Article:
Invasive Tumor Detection (VDS) Invasive Tumor Detection (VDS)

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Invasive Tumor Detection (VDS)

Whether a breast cancer is invasive or non-invasive will determine the treatment choices and how a patient might respond to the treatment he or she receives. Most breast cancers are invasive, but in some cases both invasive and non-invasive cancer can be seen in the same specimen, see [1]. In these cases, it is necessary to exclude non-invasive tumor components, such as ductal carcinoma in situ (DCIS), so that the biomarker expression can be accurately assessed within the invasive cancer.

The “Invasive Tumor Detection (VDS)” APP provide means for distinguishing between invasive tumor and non-invasive tumor based on two serial single stained slides with the myoepithelial cell nuclear marker p63 in one slide and a cytokeratin (CK) tumor marker, e.g. PCK, in another slide. With VirtualDoubleStaining™ the two slides are combined to include invasive tumor structures and exclude non-invasive tumor structures.

The “Invasive Tumor Detection (VDS)” APP can be combined with any biomarker APP using VirtualTripleStaining (VTS). With this approach biomarker analysis can be restricted to invasive tumor components.

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Figure 1

Figure 1

CK slide.

Figure 2

Figure 2

p63 slide.

Figure 3

Figure 3

Using VirtualDoubleStaining™ the CK and p63 serial slides can be aligned, and a joint image can be created. This allows for the use of the information present on the individual images in a combined way.

Figure 4

Figure 4

p63 slide with overlay. Using the VDS principle non-invasive tumor structures, that are jointly positive for p63 and CK can be identified. This is step 1 of the APP.

Figure 5

Figure 5

CK slide with overlay. Using the VDS principle non-invasive tumor structures, that are jointly positive for p63 and CK can be identified. This is step 1 of the APP.

Figure 6

Figure 6

p63 slide with final overlay. Automatic separation of tumor components into invasive and non-invasive tumor components (e.g. ductal carcinoma in situ) based on both the p63 and CK slides.

Figure 7

Figure 7

Using VirtualTripleStaining™ the Ki-67, CK, and p63 serial slides can be aligned. In this way information from all three slides can be combined. Notice that this principle can be used with any biomarker, e.g. ER, PR or HER2, and is not limited to Ki-67.

Figure 8

Figure 8

Ki-67 slide with overlay. Ki-67 quantification limited to the invasive tumor regions (blue ROIs).

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Details

Quantitative Output variables

The output variables obtained from this APP are:

  • Non-inv. tumor area (mm^2): The area of identified non-invasive tumor in mm2.
  • Inv. tumor area (mm^2): The area of the identified invasive tumor in mm2.

Workflow

WITH VIRTUALDOUBLE STAINING™

Step 1: Align the serial sections stained with CK and p63, with CK on top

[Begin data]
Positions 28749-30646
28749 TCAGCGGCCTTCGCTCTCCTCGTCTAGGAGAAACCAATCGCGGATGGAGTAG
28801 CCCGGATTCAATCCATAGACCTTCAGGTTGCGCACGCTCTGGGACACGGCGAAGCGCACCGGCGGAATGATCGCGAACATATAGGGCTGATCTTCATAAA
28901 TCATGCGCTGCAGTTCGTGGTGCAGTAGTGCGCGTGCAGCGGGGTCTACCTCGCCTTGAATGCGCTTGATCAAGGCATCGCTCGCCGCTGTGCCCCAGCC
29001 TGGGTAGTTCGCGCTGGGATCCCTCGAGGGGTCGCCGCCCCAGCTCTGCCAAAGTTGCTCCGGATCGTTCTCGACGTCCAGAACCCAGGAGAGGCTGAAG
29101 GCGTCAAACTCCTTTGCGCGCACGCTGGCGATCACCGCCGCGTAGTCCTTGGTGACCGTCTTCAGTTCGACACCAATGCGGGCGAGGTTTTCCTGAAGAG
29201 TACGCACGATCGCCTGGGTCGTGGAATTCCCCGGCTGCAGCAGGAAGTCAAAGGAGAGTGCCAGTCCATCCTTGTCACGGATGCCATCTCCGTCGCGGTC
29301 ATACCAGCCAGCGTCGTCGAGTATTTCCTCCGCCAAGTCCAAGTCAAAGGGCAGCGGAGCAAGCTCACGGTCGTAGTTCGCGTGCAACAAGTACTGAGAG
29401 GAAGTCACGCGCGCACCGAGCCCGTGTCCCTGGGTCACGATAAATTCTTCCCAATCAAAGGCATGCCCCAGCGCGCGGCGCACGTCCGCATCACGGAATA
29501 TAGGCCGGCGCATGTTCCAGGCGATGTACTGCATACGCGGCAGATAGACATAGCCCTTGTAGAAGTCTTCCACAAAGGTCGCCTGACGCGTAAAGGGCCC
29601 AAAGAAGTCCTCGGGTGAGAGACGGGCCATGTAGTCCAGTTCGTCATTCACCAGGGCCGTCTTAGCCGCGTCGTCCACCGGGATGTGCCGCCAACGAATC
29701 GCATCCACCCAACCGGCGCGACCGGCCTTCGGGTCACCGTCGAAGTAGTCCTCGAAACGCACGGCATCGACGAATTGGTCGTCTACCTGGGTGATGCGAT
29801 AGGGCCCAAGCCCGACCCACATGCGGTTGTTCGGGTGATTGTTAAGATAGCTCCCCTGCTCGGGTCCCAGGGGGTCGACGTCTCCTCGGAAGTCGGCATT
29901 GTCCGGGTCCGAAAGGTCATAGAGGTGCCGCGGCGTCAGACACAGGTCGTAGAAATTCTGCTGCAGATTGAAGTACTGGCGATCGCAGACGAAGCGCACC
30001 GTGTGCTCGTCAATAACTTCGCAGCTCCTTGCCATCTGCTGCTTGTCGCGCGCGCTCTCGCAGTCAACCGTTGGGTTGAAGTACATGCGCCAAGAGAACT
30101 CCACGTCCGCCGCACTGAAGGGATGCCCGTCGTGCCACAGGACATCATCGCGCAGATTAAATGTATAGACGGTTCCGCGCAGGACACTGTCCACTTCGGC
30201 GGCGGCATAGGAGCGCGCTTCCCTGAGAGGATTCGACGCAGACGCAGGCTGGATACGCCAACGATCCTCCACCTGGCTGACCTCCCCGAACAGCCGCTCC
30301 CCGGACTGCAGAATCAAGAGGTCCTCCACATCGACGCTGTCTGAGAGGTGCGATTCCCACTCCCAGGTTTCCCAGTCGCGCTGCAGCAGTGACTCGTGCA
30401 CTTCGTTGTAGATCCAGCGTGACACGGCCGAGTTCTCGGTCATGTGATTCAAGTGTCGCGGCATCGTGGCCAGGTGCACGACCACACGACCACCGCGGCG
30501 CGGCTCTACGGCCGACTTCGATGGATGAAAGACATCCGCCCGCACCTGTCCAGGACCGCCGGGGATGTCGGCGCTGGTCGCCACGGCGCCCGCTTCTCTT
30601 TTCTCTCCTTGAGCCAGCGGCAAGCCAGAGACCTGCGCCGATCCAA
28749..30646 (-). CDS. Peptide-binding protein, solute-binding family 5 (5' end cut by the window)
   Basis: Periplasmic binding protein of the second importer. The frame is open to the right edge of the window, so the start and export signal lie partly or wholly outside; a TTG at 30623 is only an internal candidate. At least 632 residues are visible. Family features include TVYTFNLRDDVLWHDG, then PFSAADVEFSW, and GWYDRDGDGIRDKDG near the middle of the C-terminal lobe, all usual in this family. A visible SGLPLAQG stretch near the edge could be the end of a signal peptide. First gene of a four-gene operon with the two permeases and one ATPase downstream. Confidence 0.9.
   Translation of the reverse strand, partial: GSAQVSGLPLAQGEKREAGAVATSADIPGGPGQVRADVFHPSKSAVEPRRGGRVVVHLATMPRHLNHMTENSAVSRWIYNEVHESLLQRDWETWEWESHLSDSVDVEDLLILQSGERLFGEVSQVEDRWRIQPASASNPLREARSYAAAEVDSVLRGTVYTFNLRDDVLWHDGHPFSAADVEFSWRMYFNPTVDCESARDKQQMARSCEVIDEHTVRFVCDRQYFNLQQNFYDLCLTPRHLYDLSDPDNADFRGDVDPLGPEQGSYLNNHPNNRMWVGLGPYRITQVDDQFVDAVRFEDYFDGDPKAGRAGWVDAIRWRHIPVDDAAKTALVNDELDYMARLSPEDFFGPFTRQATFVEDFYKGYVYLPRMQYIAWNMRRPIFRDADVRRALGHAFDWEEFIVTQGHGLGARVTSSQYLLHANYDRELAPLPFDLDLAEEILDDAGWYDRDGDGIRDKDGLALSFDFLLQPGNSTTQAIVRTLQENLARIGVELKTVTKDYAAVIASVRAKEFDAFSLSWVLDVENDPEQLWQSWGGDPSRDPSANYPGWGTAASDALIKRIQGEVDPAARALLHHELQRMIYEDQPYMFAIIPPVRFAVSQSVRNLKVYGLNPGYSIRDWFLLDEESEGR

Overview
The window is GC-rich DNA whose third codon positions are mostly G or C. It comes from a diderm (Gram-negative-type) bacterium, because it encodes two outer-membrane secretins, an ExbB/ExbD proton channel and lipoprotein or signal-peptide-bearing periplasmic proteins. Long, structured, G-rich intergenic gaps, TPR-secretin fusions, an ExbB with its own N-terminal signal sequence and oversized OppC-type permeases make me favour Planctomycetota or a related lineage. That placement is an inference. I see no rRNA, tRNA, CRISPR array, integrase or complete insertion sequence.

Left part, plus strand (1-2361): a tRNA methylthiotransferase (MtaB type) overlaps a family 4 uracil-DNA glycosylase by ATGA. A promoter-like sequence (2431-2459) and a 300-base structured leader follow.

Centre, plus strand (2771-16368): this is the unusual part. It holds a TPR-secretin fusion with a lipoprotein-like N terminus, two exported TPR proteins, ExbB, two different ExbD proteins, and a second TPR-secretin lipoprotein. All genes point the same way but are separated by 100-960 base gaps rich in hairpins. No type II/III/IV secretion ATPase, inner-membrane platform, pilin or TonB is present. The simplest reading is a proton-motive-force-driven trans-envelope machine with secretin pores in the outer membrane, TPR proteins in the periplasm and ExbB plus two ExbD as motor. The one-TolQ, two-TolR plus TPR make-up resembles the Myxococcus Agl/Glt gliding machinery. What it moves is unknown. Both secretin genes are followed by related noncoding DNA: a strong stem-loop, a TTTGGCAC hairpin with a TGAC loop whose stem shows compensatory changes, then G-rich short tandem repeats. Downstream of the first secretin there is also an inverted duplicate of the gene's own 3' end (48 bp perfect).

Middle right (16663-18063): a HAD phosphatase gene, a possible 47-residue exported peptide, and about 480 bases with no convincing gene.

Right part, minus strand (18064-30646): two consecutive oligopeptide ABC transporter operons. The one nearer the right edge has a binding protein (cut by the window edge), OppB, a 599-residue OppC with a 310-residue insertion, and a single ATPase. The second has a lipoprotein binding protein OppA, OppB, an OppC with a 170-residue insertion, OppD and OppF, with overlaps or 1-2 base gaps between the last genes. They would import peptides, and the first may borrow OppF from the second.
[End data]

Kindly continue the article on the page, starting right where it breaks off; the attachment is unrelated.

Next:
Step 2: Load and run the protocol “01 Non-invasive Tumor Detection” for detection of non-invasive tumor

Step 3: Load and run the protocol “02 Tumor Detection” for detection of invasive tumor

 

WITH VIRTUALTRIPEL STAINING™

Step 1: Align the serial sections stained with CK and p63 and the desired biomarker. The biomarker slide is on top with the CK slide as the second layer and the p63 as the third layer

Step 2: Load and run the APP “01 Non-invasive Tumor Detection” for detection of non-invasive tumor

Step 3: Load and run the APP “02 Tumor Detection” for detection of invasive tumor

Step 4: Load and run the APP suited for analysis of the slide stained with a desired marker within the invasive tumor components, e.g. APP “10004 – Ki-67, Breast Cancer”

Methods

The APP consists of two protocols. The first protocol detects tumor structures positive for p63 and CK and classifies these as the non-invasive tumor structures (see FIGURE 4). The second protocol then detects all the remaining tumor present on the CK slides and classifies this as the invasive tumor components (see FIGURE 5-6).

If a biomarker slide, serial to the p63 and CK slides, is available, it is possible, using VirtualTripleStaining, to conduct an analysis where the information present on each of the slides is used in a combined way. For example, in the case of having a Ki-67 slide that is serial to the p63 and CK slides, it would be possible to identify the invasive and non-invasive tumor components on the Ki-67 slide based on the information present on the p63 and CK slides. With this method it would then be possible to do a Ki-67 quantification within the invasive tumor components only (see FIGURE 8).

Staining Protocol

The slides were stained with p63 (clone DAK-p63, brown chromogen) from Dako, PCK (clone AE1/AE3, brown chromogen) from Dako, and Ki-67 (clone MIB-1) from Dako.

Keywords

Invasive tumor detection, Ductal carcinoma in situ, VirtualDoubleStaining™, VDS™, VirtualTripleStaining, VTS, ER, PR, Ki-67, HER2, IHC

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